Teaching your dog to sit is not as hard as it may seem. It is not even as difficult as training your own dogs. Teaching your dog to sit, will teach him a life-long lesson about what is acceptable behavior and what is not. Sit may not even be the first command your dog will learn; however, sitting on command is one of the most basic dog training commands and will teach your dog about submission and discipline.
Teach your dog to sit by using your voice and body communication together. Find a quiet, comfortable spot to practice and bring along your clicker, dog treats and perhaps a cup of water to offer encouragement and incentive. Once you have taught your dog to sit, remove the lure and treat and offer him the water. Slowly, and gently guide him towards the dog crate and then into the sitting position.
Stand with your legs apart but not too far apart. Give the dog the treat and the water and then tell him to sit. When he complies begin with the same procedure you did earlier. Put the lure between his nose and the ground and move it around until you hear it click. Your dog should begin to understand that if he wants the reward he must sit.
This process can be used whenever you want to teach a new skill or two. You can use this method to teach him to sit every time you take him out for a walk or even on a summer day when you want to keep your dog off the couch. It is important that the two of you are using the same command to teach him. You do not want your dog thinking that you are switching methods. In fact, you want them to associate the “sit” command with the action of the two different hands.
The next step is to teach your dog to release the sit command when you give the dog the treat and the water. The simplest way to teach your dog this is to have him sit in one place and then say “release” while making the “sit” command. Do not move your body while making the release command. When your dog obeys praise him and give him the treat and water. Repeat this exercise until your dog understands what you want him to do. When he releases the sit command to release the “release cue”.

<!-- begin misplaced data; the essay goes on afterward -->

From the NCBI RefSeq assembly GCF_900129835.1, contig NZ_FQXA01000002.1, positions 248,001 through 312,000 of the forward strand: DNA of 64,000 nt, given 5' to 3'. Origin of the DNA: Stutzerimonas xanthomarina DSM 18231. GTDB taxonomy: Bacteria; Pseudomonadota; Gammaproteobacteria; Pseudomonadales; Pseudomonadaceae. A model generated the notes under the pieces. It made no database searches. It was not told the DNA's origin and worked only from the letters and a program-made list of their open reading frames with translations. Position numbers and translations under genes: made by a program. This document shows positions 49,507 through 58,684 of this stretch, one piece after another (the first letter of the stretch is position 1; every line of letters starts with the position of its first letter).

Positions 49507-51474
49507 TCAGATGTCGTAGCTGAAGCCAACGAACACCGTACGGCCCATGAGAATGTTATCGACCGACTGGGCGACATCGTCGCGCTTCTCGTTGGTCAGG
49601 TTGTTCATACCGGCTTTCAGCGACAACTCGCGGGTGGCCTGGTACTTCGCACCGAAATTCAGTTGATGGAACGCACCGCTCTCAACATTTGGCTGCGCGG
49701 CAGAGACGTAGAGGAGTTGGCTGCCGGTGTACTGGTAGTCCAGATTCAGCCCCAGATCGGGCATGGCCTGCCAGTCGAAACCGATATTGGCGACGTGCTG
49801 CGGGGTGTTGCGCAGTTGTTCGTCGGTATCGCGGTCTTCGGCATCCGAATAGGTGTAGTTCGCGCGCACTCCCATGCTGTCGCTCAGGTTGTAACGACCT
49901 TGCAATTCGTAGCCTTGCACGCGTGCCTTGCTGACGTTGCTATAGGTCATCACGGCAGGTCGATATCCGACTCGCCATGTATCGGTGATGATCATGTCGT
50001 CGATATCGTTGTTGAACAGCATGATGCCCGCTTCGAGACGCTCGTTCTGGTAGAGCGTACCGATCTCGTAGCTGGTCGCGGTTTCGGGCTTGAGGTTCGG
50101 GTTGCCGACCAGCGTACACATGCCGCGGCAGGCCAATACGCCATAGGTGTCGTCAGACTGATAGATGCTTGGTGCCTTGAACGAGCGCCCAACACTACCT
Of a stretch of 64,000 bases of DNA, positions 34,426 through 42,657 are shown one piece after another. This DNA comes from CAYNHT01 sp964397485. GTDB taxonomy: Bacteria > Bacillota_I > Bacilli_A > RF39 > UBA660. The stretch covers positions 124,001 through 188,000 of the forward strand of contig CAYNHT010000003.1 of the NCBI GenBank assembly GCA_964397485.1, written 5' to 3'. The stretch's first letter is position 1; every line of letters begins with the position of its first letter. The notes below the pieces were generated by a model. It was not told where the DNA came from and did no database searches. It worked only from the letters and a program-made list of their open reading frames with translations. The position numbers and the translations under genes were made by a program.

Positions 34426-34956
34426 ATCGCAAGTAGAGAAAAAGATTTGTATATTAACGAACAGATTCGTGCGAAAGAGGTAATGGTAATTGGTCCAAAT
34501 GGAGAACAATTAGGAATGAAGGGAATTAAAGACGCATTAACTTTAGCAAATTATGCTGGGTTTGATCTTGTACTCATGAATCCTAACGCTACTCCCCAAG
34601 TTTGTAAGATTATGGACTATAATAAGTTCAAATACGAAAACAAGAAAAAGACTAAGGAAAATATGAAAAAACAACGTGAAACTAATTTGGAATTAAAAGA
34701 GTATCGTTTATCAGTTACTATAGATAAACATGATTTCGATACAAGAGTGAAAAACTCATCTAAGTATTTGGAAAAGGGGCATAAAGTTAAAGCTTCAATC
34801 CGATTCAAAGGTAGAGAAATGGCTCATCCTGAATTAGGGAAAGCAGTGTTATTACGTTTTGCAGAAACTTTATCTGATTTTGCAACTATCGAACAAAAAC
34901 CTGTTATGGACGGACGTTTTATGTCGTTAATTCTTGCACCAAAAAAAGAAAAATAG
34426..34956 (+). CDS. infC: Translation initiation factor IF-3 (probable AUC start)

The final step is to start moving your body so that your dog can see you move and be more likely to follow your lead. Start by putting your body together and resting your elbows on the ground at shoulder level. Put your feet flat on the floor while standing still, but don’t actually put your legs underneath the table yet. Now put your hand on the bottom of your dog’s back while you hold onto his leash. The idea here is to let your dog see that you are moving so he will begin to follow you.
The first step of the exercise above is to tell your dog “sit” and then move your body until your dog has already followed you. The second step is to give your dog a treat while you are in the sitting position. The third step is to give your dog another treat when he has already released the sit command. Continue repeating the steps above until your dog knows exactly what you want him to do. This exercise is important because if your dog doesn’t learn to do what you ask, you will have to do it again until he gets it.
Keep trying new things with your dog and don’t give up. If your dog responds well to one reward but not another, don’t give up. Eventually, your dog will start to recognize what you want him to do and will be able to take one step at a time toward learning how to sit.